Property division in divorce often difficult prospect for spouses

The end of a marriage is filled with many conflicting emotions and important decisions. While child custody is often the most important matter for parents, property division is a topic that can lead to considerable conflict. Florida residents who are divorcing likely have a number of questions regarding this important issue.

The family home where children were raised is often a central focus of divorce proceedings. Does it matter if a home is titled in only one spouse’s name? If the home is a marital asset, as opposed to the separate property of one party, the name on the title usually does not matter. If one spouse is insisting a home be sold, negotiations can center on whether one spouse can buy out the other spouse’s interest in the equity.

The parties can either agree upon the value of the home or get a formal appraisal. The home can be sold and net proceeds divided or one spouse can retain the home and refinance any remaining debt in that individual’s name. If the spouse keeping the home does not have the separate funds to buy out the other spouse’s share, his or her interest in another marital asset might be an acceptable substitute. If a spouse invested money into a home before the marriage or inherited the property, it is usually possible to recoup those separate funds, though it is sometimes challenging to determine which portion of a property’s equity is to be considered separate, especially if marital assets were used for upkeep and/or mortgage payments.

If the real property is not the residential home, similar solutions may still apply. Rental income may contribute significantly to the value of the property and may also be taken into consideration when deciding matters relating to support. Florida residents who are preparing for divorce proceedings may benefit from the advice of an experienced attorney who can work to ensure that the property division settlement will best meet the needs of the client.

High asset divorce can be significantly different than others

No matter one’s income bracket, when a relationship ends, there is often emotional and mental fallout. However, when the couple involved are headed for a high asset divorce, the nature of the process may be much different than one between average-earning couples. Florida residents who are preparing for a divorce will likely benefit from the assistance offered by professionals.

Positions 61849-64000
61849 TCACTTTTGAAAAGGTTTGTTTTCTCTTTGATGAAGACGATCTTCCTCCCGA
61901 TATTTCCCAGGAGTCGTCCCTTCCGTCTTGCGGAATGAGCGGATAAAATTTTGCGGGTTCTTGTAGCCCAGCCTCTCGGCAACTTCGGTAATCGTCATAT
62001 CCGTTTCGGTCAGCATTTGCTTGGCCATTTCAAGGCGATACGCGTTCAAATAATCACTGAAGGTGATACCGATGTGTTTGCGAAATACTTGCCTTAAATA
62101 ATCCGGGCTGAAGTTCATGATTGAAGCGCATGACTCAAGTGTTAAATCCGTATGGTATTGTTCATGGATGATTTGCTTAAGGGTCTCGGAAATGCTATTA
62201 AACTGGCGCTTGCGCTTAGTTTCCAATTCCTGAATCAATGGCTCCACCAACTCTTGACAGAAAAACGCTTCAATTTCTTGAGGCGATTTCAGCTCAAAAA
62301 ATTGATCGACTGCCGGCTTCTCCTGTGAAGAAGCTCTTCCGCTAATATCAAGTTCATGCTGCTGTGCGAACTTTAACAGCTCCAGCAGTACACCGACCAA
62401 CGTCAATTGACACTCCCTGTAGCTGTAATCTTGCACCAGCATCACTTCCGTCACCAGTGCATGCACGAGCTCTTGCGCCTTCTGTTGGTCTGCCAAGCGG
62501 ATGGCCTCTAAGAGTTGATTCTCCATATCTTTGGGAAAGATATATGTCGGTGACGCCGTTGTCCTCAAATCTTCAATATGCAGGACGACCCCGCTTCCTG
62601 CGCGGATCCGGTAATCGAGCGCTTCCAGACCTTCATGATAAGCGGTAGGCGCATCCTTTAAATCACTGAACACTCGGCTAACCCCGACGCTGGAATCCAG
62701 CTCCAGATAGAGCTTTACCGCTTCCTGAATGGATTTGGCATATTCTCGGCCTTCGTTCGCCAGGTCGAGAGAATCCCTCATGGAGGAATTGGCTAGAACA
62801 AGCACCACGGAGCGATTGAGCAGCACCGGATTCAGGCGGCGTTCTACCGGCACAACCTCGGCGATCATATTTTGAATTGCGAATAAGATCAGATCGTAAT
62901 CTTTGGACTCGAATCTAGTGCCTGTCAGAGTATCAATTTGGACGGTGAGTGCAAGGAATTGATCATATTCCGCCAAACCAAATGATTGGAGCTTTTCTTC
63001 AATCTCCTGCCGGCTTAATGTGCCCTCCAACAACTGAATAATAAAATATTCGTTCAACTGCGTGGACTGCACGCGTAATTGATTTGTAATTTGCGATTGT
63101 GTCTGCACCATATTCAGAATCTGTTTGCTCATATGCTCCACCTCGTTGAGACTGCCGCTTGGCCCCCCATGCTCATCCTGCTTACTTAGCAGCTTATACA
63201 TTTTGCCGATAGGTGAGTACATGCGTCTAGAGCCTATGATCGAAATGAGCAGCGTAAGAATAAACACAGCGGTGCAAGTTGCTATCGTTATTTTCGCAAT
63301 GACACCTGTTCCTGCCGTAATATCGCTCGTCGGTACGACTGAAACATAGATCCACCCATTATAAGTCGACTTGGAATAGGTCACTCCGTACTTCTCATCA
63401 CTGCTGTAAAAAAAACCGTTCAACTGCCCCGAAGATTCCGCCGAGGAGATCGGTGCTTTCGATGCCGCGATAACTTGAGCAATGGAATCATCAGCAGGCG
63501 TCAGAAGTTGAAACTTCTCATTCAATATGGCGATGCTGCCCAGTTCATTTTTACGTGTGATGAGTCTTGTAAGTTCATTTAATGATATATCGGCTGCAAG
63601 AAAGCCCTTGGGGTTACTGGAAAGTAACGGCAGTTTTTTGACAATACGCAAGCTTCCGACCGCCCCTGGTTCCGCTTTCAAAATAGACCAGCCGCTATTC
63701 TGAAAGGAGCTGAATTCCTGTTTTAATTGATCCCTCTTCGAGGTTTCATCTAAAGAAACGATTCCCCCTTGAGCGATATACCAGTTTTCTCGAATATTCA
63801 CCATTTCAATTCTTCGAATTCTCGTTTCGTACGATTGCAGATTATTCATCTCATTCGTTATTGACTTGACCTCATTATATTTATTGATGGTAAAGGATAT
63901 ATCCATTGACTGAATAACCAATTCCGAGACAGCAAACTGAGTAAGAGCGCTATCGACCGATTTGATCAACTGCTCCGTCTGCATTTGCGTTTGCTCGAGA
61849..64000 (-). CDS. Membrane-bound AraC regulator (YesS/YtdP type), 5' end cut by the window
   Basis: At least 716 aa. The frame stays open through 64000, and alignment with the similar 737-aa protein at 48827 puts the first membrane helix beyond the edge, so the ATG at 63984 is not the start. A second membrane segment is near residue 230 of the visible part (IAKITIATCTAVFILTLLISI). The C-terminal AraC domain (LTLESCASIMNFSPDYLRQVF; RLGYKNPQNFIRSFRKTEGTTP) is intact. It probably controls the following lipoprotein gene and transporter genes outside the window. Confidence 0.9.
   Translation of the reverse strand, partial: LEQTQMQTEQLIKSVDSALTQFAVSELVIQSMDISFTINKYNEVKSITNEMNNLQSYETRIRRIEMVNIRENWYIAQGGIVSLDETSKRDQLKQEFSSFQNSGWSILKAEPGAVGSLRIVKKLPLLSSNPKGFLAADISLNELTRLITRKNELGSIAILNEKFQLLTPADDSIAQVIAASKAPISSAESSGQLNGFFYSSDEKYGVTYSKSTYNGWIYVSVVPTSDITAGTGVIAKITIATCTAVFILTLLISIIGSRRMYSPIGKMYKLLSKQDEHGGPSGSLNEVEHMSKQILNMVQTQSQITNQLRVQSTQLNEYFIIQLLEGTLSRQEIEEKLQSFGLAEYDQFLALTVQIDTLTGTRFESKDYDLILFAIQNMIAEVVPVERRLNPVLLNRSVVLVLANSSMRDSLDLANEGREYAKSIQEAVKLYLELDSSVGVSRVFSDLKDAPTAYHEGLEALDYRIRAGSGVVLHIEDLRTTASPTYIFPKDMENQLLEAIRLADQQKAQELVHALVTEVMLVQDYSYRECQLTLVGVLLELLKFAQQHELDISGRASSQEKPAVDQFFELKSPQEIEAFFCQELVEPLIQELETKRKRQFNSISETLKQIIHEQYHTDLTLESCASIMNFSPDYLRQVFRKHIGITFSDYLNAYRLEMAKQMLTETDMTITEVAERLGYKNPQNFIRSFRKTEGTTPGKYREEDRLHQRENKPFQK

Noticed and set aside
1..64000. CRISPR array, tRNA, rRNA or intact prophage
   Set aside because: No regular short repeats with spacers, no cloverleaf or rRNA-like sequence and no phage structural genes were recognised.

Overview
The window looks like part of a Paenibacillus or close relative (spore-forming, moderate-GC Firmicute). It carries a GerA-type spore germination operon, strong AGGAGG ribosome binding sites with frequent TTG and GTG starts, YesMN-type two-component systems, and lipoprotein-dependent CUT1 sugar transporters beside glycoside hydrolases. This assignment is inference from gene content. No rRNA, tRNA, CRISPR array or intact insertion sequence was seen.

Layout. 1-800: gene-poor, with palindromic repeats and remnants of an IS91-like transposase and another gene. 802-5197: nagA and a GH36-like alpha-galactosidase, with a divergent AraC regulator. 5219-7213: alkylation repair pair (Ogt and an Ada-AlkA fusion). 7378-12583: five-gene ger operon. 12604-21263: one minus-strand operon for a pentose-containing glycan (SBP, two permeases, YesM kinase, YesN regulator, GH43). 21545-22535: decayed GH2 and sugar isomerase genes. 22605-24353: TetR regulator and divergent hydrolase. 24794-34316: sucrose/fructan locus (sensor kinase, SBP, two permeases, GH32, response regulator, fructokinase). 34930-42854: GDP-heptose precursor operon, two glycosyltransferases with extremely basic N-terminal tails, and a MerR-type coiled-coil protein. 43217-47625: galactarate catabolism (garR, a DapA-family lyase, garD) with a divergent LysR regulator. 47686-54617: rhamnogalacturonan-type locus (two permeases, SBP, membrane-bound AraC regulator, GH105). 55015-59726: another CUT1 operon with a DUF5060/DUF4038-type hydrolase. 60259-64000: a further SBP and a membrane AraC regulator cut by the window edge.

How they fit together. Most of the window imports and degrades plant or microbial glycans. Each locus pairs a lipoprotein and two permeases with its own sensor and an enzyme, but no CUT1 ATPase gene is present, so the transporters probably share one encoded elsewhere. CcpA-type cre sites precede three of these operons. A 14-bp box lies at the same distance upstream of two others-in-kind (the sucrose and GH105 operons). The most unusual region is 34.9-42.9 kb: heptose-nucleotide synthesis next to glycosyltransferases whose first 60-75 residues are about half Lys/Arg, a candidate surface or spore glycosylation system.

When couples with modest means file for divorce, the process may get bogged down in the details of property division. Since there may be fewer assets, the need for an equitable split becomes more pressing. For those with a high net worth, the issue of an equitable division becomes less important. Instead, tax advantages and deciding how best to value rare collectibles and divide stock holdings may take more time and finesse. Those who have vast holdings and assets owned through shell companies may find the proceedings to be much more complicated.

The change in the tax code that eliminated the alimony deduction impacted high net worth couples in a disproportionate fashion as an estimated 20% of wealthy spouses benefited from this tax break. Another difference for the top-earning couples is establishing residency as many own several different properties in various locations throughout the world. The vast amount of holdings these couples possess makes the process more complex, with each side typically needing the guidance of several financial professionals to arrive at an acceptable settlement.

While the process of obtaining a high asset divorce is more complicated, in many situations, the proceedings are more amicable as the couple relies more on proxies to work through the details. An example is the divorce between Jeff and MacKenzie Bezos, which was resolved in short order based on the decision of the couple to end the relationship amicably. Florida residents who are hoping to resolve their divorce in a timely manner — without undue animosity — may wish to consult with an attorney who routinely handles these complex divorces.